Credit card companies saw a decrease in the number of credit card accounts falling into default in the month of December than in any month in 2010. All six of the biggest card issuers posted their lowest rates for charge-off or accounts written off as uncollectible. This is potentially good news for the economy.
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Here are the basic parameters of how FICO credit score is ascertain (based on an article provided by Yahoo). Using the information in a borrower’s credit report, FICO breaks that information into categories.
Here’s a breakdown of the five elements of the FICO score:
1. Payment History: 35 Percent of the Total Credit Score
Based on a borrower’s payment history, making the repayment of past debt the most important factor in calculating credit scores. According to FICO, past long-term behavior is used to forecast future long-term behavior.
2. Debt Amounts — 30 Percent
Based on a borrower’s total outstanding debt. Revolving lines of credit, which allow a consumer to borrow as much or as little as desired up to a limit (versus installment loans where a set amount — say, $20,000 plus interest for a car — is determined at the outset), are more heavily weighted. Credit cards are a type of revolving account.
Since FICO views borrowers who habitually max out credit cards — or who get very close to their credit limits — as people who cannot handle debt responsibly, a borrower should maintain low credit card balances. Experts recommend that the amount owed should not exceed 30 percent of the individual’s credit limits. That 30 percent rule of thumb applies to each individual credit card as well as the overall level of debt.
The final components of a FICO credit score get less weight in the score’s calculation. “The remaining one-third of your score is determined by how long you have managed credit, to what degree you have pursued new credit recently and the variety of credit types you have successfully handled,” Watts says.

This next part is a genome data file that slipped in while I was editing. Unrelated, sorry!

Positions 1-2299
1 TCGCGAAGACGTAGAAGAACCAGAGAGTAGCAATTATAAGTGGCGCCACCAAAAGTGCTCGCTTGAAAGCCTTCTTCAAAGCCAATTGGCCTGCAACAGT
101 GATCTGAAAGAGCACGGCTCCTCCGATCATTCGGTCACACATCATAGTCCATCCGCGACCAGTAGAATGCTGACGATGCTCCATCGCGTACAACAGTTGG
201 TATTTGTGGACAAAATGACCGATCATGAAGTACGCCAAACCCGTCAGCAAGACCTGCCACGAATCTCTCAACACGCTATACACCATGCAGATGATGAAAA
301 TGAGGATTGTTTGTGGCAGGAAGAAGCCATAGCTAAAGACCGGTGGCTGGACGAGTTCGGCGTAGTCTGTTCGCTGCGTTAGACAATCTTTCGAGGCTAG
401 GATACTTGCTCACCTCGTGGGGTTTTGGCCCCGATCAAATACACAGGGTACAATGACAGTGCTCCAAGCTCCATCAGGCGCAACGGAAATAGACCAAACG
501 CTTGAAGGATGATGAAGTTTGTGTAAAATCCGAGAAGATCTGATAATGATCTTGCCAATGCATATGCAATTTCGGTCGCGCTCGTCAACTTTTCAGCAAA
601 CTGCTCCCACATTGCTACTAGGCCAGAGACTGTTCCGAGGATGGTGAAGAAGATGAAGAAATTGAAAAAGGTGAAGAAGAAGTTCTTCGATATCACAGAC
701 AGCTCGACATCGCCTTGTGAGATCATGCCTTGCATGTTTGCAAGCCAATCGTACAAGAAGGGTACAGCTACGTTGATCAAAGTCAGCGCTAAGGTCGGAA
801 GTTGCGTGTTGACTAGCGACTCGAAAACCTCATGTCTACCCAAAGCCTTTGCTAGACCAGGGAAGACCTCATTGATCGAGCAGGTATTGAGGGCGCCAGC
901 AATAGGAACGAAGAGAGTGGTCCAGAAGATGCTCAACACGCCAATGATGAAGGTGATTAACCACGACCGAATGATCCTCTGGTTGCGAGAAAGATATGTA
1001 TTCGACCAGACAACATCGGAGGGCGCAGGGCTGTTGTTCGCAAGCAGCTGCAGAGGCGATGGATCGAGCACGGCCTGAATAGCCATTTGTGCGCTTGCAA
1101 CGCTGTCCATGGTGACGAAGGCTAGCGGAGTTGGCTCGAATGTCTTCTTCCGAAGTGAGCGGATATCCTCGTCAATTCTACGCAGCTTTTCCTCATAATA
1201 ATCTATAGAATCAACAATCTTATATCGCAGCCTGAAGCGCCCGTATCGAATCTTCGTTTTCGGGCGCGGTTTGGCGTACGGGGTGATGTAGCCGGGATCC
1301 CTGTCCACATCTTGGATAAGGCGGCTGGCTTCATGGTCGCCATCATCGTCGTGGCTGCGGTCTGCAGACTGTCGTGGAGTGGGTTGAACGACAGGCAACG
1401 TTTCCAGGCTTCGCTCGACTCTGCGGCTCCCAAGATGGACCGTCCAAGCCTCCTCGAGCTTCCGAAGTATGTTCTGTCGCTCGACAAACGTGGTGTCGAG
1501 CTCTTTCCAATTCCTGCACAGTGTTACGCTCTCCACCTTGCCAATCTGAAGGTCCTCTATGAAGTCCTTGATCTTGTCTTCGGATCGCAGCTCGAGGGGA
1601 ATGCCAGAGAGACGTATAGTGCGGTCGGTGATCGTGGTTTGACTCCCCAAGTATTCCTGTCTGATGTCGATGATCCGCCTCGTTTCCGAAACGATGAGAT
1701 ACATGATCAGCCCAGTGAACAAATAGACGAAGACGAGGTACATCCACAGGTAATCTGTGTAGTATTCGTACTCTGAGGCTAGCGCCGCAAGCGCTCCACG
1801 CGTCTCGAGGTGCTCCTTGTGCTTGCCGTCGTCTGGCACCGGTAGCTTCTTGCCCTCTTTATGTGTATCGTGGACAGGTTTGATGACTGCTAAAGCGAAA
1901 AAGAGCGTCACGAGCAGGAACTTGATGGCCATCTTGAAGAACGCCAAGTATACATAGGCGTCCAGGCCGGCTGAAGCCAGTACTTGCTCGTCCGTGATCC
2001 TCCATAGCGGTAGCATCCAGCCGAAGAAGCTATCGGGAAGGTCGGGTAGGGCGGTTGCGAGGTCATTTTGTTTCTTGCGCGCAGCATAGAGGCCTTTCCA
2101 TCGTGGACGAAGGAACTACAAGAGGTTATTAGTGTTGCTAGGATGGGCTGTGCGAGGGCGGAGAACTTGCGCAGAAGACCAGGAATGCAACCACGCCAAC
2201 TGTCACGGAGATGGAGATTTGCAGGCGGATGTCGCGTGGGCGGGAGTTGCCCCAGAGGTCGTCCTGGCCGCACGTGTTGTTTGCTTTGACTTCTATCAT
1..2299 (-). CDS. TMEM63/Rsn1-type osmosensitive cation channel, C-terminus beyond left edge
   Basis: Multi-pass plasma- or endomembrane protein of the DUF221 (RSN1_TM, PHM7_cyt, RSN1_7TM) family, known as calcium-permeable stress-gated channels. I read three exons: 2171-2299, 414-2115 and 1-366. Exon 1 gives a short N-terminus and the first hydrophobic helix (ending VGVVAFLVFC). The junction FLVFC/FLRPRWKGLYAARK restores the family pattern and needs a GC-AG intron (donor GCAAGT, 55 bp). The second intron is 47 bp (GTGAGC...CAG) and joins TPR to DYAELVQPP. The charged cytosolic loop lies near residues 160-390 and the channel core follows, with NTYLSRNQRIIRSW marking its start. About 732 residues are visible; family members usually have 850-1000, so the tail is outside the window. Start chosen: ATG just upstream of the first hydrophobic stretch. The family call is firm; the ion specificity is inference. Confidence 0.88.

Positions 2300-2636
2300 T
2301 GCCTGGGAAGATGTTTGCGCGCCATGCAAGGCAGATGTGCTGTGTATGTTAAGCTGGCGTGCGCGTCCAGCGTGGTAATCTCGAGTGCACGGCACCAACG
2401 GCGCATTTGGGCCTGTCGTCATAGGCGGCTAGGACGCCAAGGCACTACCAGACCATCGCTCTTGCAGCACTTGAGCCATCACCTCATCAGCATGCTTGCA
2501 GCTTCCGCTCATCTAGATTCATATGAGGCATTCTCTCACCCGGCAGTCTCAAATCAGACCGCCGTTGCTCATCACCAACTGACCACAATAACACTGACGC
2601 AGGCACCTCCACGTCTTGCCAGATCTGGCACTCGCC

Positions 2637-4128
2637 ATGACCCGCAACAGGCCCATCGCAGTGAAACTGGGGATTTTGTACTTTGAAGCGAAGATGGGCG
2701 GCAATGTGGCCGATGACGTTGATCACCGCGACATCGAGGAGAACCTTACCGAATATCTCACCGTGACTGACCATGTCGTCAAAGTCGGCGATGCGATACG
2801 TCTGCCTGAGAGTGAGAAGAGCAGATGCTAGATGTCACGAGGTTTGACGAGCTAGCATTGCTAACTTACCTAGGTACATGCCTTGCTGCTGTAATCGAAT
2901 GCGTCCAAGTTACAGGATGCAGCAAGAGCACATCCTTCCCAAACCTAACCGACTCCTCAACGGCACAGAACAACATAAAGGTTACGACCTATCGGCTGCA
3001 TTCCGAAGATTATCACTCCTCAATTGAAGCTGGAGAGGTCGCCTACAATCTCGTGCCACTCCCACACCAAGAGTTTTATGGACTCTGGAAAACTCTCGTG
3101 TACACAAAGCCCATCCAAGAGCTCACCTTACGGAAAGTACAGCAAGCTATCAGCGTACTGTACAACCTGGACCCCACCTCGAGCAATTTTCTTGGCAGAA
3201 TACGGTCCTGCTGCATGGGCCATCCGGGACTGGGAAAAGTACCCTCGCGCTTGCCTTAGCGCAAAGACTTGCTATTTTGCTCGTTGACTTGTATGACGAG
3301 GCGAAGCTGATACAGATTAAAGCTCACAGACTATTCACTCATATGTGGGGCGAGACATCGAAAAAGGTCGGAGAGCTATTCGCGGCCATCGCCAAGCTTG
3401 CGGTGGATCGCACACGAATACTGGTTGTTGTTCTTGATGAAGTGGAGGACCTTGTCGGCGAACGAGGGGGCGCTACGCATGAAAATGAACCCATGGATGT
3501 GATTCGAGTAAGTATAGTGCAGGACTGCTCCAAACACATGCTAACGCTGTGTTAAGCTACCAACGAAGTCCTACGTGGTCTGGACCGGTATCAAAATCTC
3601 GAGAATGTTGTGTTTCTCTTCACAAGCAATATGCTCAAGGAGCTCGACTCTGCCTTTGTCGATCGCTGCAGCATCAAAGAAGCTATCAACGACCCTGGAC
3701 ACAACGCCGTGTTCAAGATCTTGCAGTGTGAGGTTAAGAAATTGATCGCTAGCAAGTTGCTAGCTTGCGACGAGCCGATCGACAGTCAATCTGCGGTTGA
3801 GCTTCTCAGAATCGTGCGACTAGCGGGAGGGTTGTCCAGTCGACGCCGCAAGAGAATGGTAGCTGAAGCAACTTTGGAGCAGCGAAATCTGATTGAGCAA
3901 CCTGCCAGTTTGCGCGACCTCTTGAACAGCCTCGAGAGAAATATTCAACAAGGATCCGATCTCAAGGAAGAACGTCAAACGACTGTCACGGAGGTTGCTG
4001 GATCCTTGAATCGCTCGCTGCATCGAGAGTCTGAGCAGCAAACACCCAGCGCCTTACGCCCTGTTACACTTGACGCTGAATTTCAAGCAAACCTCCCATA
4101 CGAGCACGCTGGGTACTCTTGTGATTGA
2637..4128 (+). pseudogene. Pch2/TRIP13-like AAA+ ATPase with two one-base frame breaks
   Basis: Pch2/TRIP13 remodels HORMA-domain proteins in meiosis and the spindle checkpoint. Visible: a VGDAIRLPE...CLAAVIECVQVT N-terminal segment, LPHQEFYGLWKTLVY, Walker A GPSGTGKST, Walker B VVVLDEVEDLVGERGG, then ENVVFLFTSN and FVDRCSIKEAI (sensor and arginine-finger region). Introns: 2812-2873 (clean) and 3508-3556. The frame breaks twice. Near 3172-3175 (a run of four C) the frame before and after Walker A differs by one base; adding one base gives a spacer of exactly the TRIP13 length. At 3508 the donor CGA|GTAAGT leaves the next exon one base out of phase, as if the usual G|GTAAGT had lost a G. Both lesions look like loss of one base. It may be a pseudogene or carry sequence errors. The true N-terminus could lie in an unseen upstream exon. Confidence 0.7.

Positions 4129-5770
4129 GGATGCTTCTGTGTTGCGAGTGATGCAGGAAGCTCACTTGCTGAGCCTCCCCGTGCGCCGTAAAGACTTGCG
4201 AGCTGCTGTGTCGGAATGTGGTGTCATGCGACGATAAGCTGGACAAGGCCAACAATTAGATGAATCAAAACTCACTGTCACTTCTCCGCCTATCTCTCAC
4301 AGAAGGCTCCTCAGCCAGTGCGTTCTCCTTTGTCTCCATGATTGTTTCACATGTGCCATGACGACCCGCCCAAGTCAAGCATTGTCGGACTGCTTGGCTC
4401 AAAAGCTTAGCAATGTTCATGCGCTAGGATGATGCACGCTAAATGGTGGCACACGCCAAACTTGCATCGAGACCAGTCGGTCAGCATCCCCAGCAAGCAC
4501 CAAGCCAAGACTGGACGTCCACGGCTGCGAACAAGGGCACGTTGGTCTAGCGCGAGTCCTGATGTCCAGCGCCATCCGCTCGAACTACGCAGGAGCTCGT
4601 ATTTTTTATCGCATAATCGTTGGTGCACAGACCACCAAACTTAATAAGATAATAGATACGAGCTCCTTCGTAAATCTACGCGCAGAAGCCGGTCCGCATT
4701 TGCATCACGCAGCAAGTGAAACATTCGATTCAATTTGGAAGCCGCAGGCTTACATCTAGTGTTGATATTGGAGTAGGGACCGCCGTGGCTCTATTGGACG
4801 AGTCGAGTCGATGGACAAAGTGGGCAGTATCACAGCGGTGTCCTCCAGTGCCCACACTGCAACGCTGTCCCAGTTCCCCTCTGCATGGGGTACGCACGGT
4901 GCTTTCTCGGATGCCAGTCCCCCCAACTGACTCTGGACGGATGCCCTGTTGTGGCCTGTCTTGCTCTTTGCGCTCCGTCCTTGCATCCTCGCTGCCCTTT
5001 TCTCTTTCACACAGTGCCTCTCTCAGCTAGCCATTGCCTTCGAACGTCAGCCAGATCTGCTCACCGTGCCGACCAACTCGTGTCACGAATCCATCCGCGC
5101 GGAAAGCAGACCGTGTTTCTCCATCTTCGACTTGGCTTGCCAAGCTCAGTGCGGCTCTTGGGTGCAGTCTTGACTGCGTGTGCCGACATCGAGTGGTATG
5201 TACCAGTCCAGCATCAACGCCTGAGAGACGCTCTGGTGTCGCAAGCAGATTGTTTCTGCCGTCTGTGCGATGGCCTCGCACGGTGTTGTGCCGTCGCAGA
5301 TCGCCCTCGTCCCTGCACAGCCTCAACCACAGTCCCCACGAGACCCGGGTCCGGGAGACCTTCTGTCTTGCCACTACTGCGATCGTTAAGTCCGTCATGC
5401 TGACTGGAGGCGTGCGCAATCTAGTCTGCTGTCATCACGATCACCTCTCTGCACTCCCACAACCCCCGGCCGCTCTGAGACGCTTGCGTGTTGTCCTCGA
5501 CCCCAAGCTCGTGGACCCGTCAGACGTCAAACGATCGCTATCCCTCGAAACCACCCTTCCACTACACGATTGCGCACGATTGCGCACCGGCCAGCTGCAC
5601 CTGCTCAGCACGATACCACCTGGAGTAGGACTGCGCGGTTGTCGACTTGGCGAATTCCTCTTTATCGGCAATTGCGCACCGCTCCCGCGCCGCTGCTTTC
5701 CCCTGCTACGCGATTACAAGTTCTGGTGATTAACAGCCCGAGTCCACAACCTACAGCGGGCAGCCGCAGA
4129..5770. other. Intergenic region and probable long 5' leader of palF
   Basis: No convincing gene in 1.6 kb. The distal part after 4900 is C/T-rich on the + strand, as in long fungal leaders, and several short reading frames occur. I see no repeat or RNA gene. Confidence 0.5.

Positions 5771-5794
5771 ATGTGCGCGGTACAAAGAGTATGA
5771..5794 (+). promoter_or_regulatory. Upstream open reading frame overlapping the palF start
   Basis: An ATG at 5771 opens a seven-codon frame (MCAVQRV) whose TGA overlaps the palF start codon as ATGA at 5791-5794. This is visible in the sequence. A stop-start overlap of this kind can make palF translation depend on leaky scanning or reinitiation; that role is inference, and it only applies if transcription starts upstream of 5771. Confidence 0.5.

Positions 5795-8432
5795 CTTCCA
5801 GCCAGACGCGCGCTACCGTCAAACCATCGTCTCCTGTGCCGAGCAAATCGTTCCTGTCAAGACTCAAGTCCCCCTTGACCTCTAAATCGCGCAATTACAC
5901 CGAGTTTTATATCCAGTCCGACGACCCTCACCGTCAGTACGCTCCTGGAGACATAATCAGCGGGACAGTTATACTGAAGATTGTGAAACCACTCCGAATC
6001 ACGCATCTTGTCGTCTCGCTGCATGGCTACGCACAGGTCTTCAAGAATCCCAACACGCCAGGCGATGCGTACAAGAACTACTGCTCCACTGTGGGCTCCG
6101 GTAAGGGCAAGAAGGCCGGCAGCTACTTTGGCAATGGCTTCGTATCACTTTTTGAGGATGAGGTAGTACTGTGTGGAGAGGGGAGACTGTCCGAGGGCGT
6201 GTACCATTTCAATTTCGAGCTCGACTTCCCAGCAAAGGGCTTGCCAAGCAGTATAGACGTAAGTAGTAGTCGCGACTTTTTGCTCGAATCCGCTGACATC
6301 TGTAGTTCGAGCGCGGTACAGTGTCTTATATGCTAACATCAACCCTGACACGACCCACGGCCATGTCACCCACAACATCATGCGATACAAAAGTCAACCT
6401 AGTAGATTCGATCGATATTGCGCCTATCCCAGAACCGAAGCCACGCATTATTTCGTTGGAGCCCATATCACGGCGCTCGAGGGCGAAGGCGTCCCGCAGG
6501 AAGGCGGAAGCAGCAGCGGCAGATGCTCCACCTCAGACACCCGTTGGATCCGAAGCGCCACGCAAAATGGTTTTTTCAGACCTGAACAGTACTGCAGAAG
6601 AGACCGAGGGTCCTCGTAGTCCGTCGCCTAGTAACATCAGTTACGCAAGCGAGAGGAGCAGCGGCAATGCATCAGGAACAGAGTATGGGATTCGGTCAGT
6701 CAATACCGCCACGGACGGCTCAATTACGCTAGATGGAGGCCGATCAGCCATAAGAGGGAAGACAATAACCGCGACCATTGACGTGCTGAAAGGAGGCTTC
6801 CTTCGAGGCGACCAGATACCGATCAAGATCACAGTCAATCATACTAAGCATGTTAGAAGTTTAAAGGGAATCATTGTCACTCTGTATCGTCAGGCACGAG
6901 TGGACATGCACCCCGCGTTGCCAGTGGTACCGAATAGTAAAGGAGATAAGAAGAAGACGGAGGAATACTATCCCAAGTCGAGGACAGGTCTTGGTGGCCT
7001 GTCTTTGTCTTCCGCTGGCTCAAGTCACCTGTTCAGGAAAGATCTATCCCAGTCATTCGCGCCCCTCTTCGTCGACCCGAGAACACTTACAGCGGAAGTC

3. Length of Credit History — 15 Percent
Based on the length of time each account has been open and the length of time since the account’s most recent action.
4 and 5. New Credit and Credit Mix — Each Comprise 10 Percent
Borrowers, even those new to credit, should avoid opening too many credit lines at the same time, since such behavior could suggest they are in financial trouble and need significant access to lots of credit. FICO suggests that borrowers only take on additional credit when they must have it or when it makes sense financially.
Credit mix, meanwhile, is somewhat of a vague category, but experts say that repaying a variety of debt indicates the borrower can handle all sorts of credit. According to FICO, historical data indicates that borrowers with a good mix of revolving credit and installment loans generally represent less risk for lenders.
American Corrective Counseling Services (ACCS), based in San Clemente, Calif., agreed to a $2.55 million settlement in a class action law suit in Pennsylvania. While the company did not admit any wrongdoing, the lawsuit is the first in a series of lawsuits against the company.
In late 2007 and early 2008, ACCS lost a series of cases that exposed it to civil lawsuits. The firm argued it was shielded from civil cases due to its business relationships with public offices. However, after the company lost two cases in which it was held the company was subject to civil lawsuits, consumer attorneys began to assemble classes to initiate lawsuits against ACCS.
The recent lawsuit asserted ACCS sent out letters to consumers who bounced checks at various businesses. The letters appeared to come from district attorney offices around the state of Pennsylvania, warning recipients they were under criminal investigation for bouncing checks. ACCS asserted the consumer could resolve the matter if the debt was paid with a penalty and if the consumer attended a one-time educational course.
Although ACCS had contracts in place with numerous district attorneys to send such letters, the civil lawsuit alleged it was a deceptive and unethical practice to threaten consumers with criminal action when no action would likely be taken.
Approximately 15,000 Pennsylvanians were represented in the lawsuit by the Community Justice Project in Pittsburgh. Because ACCS filed for bankruptcy protection in January 2009, the company was not able to pay the $2.55 million settlement. Therefore, the Community Justice Project hopes to obtain the money from the company’s insurer.